What would it mean to say:  ‘Today, I finished Proust’?

Who finished Proust?

For even if we do soldier across the continents of its richly remembered world, descending, as Marcel says, to a greater depth within myself; even if we plumb those depths in his tireless company; even if we do reach Proust’s big book’s small last word; we do not finish his book as we do others.

We finish The Great Gatsby.  We finish The Good Soldier.  We even finish Ulysses.  We cannot help it:  every page we read brings us nearer to the end.  Not so in Proust.

In Proust, even as we move forward, we grow no closer to the end than we were at the beginning.  This would be a paradox were our progress measured as it is in other books.

In Proust, as we quickly learn, although we move mechanically forward, we do so facing backward.  On the hot backseat of the family car we kneel and stare, asleep-awake, out its rear window at the rippling distance that unfolds there to include everywhere we once were.  Not in nearness to its end is our progress through Proust measured, but in our distance from its beginning:

‘In this vast dimension which I had not known myself to possess, the date on which I had heard the noise of the garden bell at Combray — that far-distant noise which nevertheless was within me — was a point from which I might start to make measurements.’

The sound of the bell was  heard from what seemed a safe haven.  The sound of the bell was heard, we recall, from bed.  There in the childhood dark, a boy longed for a kiss, knew with animal assurance that, with the bell rung, a maternal embrace could be claimed.  The march from bed begins the book just as the forward march backward leads us to its end, a place prolonged past measure.

And so, tucked back in, blankets to our chins, darkness kept behind us, the darkness that rests just beyond time, we, alone, in the dark, seek as the boy in his bed at the beginning did, the bright companionship of a book too mad to read.

Holding tightly to its edges, peering nightly at its pages, we see the darkness behind us take a human shape within us.  The world is rendered blank again, as unblemished as the first day of creation.  The black remains, of course, but now sown neatly into our welcoming field of white in page after page of tiny rows.  And as we approach the destination for which they slowly prepare us, we may not be surprised to find one of our hands hiding the lines just past the ones we are reading, lest we be tempted to skip forward, get ahead of ourselves, jump to conclusions we aren’t ready for.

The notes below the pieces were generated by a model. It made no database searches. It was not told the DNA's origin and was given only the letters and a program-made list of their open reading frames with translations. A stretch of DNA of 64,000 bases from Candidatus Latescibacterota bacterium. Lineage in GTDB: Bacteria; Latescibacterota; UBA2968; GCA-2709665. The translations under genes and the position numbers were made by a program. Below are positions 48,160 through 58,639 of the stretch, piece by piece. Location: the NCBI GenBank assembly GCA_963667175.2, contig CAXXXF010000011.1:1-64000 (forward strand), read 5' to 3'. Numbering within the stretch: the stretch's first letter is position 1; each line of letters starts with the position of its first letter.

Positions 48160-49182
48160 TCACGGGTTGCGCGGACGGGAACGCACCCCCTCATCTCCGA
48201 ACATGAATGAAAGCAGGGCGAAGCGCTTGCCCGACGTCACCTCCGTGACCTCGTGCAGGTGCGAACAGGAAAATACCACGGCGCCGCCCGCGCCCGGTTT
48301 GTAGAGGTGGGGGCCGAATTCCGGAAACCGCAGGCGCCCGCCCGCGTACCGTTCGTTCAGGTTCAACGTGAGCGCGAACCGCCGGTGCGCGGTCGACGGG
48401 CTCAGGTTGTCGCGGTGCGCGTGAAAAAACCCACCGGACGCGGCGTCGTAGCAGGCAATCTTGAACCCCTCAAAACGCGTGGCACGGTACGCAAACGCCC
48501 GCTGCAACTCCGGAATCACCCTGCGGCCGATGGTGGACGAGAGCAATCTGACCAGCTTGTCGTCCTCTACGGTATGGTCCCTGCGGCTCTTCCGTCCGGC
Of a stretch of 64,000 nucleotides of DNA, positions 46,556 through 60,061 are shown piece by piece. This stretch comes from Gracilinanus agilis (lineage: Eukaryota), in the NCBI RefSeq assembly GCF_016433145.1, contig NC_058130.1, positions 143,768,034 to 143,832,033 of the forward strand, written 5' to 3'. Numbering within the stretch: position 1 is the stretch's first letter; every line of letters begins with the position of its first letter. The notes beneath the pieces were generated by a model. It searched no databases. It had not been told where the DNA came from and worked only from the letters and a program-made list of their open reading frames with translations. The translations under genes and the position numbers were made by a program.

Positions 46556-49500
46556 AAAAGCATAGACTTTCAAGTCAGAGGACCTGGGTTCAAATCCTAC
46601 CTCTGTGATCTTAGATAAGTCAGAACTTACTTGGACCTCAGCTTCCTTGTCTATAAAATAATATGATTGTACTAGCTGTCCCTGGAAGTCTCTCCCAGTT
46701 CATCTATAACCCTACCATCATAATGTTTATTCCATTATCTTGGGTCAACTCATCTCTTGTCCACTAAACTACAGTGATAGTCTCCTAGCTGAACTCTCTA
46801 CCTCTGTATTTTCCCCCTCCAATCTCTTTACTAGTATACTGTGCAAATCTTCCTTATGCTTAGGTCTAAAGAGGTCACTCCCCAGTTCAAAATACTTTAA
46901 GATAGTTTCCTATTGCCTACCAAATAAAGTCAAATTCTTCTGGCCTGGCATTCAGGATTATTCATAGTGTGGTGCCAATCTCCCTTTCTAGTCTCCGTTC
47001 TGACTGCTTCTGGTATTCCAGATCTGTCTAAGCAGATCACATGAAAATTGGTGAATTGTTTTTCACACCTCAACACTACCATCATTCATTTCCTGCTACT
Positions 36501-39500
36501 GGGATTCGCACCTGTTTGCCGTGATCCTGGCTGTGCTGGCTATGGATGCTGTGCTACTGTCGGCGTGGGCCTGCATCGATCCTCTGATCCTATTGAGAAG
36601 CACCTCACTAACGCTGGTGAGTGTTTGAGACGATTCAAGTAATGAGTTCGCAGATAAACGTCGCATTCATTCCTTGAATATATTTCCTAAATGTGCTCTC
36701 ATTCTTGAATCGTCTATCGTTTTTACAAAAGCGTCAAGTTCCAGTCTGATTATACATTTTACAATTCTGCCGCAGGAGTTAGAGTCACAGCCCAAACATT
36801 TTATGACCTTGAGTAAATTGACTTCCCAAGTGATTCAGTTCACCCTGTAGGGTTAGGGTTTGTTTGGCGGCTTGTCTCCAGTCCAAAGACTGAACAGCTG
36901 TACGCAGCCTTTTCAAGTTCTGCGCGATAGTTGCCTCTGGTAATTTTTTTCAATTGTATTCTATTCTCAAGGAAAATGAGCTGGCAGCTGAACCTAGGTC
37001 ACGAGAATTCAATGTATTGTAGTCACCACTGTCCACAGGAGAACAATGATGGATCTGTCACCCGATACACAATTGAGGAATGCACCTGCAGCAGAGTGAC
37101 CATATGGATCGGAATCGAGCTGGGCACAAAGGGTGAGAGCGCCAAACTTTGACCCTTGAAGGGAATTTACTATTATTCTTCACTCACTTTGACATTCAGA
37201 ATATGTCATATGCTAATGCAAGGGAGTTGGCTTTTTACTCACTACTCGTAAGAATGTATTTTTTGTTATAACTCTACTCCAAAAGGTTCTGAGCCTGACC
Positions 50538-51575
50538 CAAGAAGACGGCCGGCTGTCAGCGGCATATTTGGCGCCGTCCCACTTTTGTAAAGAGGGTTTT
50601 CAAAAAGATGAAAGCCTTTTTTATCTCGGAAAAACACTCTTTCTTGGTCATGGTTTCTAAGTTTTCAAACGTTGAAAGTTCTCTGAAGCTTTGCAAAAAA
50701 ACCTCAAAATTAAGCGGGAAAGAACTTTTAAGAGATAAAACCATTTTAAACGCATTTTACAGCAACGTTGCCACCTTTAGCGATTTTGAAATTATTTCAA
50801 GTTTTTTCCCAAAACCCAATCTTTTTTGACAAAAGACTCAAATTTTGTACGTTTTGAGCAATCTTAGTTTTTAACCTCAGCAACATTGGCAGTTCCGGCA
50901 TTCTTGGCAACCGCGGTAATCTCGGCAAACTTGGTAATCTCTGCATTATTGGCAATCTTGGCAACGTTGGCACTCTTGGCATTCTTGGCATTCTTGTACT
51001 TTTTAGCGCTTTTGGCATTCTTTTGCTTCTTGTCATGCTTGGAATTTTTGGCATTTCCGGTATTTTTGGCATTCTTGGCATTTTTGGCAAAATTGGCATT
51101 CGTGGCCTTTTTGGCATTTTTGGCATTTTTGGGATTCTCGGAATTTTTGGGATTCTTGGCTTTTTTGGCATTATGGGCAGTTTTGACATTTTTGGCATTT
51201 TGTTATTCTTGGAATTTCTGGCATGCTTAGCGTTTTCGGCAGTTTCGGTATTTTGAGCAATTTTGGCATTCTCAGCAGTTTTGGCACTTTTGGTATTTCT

But, after all, truly for once after all, we are ready.  Despite the fright of every other human end, we look forward to a book’s last word as we look forward to few last things.  We love a book’s last word, this book’s last word, a word contained in its first.  We love this book’s last word in equal measure and proportion to how we fear our last, forestalled, this time, in time, by Time.”

OK…so do we ever really finish reading Proust?  What are your thoughts?  And even more importantly…how many of you “finished” reading In Search of Lost Time?  I really want to know.  No need to write a long post, just a short “I did it” will do.  Let me know!

More tomorrow…

by Dennis Abrams

I was walking the dog yesterday evening and thinking about Proust.  It occurred to me as I was walking that of the many many things I take away from the experience is a new perspective on…perspective.  The idea of the shifting perspective, of how the person that I see somebody is very different from the person that somebody else does, yet both are correct as far our limited perspective goes; of the impossibility of really knowing anybody for that very reason, the near impossibility of love lasting for that very reason, of the way that time plays with and alters all of our perspectives.

This is a way of viewing the world that I think has always been with me, that I’ve always somehow known or at least sensed.  I remember when I was a teenager, reading Joan Didion’s The White Album for the first time and reading this report on her psychiatric state at the time:  “In her view she lives in a world of people moved by strange, conflicted, poorly comprehended, and, above all, devious motivations which commit them inevitably to conflict and failure,” and thinking…that’s right.

And as I was walking I thought about Proust and perspective in terms of Picasso and Einstein and the way the world around him was also shifting in perspective, as entirely new ways of looking at the world were emerging, and the thought hit me — Proust and Einstein…connection?

I found this essay and thought it definitely worth reading:

Marcel Proust and Albert Einstein: The Novel and General Relativity

By Kevin Novenario-Navea

The difficulty of Marcel Proust’s Swann’s Way stems from the fact that it is not an easy read as, say, Joaquin’s The Woman Who Had Two Navels. Indeed, as one continues the thread of the narrative, it moves at a rather slow pace. One gets the impression of either a very long sketch or a Symbolist prose-poem after just the first few pages. I would, however, like to tackle the narrative content and style’s implications on theoretical physics as I find that its very difficulty becomes a necessary quality. In particular, I find that the novel’s technique carries suggestions of Einstein’s general theory of relativity.